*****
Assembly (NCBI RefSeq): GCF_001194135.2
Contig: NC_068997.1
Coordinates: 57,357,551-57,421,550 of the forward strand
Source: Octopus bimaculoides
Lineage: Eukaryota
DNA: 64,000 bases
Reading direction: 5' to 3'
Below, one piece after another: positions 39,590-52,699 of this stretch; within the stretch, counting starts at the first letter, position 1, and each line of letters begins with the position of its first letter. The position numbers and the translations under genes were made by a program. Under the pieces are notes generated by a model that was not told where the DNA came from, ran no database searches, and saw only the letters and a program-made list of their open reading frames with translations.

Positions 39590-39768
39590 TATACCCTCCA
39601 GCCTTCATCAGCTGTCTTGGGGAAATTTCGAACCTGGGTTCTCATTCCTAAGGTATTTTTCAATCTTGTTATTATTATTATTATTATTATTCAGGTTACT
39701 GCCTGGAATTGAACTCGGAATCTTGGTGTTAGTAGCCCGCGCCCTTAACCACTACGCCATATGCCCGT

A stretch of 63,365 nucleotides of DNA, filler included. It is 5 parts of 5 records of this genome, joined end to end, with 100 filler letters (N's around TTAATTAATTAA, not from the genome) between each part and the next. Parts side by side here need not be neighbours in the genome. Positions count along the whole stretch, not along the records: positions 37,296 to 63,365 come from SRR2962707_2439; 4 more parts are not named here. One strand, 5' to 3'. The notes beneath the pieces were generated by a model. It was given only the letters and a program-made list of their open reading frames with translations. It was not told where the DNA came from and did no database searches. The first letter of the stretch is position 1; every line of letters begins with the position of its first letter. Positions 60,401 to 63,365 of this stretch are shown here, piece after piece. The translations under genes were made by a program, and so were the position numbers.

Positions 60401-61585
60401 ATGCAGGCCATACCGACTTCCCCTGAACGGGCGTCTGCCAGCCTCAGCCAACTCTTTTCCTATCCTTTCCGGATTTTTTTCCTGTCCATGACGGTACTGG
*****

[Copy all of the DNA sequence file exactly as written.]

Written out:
Assembly (NCBI RefSeq): GCF_001194135.2
Contig: NC_068997.1
Coordinates: 57,357,551-57,421,550 of the forward strand
Source: Octopus bimaculoides
Lineage: Eukaryota
DNA: 64,000 bases
Reading direction: 5' to 3'
Below, one piece after another: positions 39,590-52,699 of this stretch; within the stretch, counting starts at the first letter, position 1, and each line of letters begins with the position of its first letter. The position numbers and the translations under genes were made by a program. Under the pieces are notes generated by a model that was not told where the DNA came from, ran no database searches, and saw only the letters and a program-made list of their open reading frames with translations.

Positions 39590-39768
39590 TATACCCTCCA
39601 GCCTTCATCAGCTGTCTTGGGGAAATTTCGAACCTGGGTTCTCATTCCTAAGGTATTTTTCAATCTTGTTATTATTATTATTATTATTATTCAGGTTACT
39701 GCCTGGAATTGAACTCGGAATCTTGGTGTTAGTAGCCCGCGCCCTTAACCACTACGCCATATGCCCGT

A stretch of 63,365 nucleotides of DNA, filler included. It is 5 parts of 5 records of this genome, joined end to end, with 100 filler letters (N's around TTAATTAATTAA, not from the genome) between each part and the next. Parts side by side here need not be neighbours in the genome. Positions count along the whole stretch, not along the records: positions 37,296 to 63,365 come from SRR2962707_2439; 4 more parts are not named here. One strand, 5' to 3'. The notes beneath the pieces were generated by a model. It was given only the letters and a program-made list of their open reading frames with translations. It was not told where the DNA came from and did no database searches. The first letter of the stretch is position 1; every line of letters begins with the position of its first letter. Positions 60,401 to 63,365 of this stretch are shown here, piece after piece. The translations under genes were made by a program, and so were the position numbers.

Positions 60401-61585
60401 ATGCAGGCCATACCGACTTCCCCTGAACGGGCGTCTGCCAGCCTCAGCCAACTCTTTTCCTATCCTTTCCGGATTTTTTTCCTGTCCATGACGGTACTGG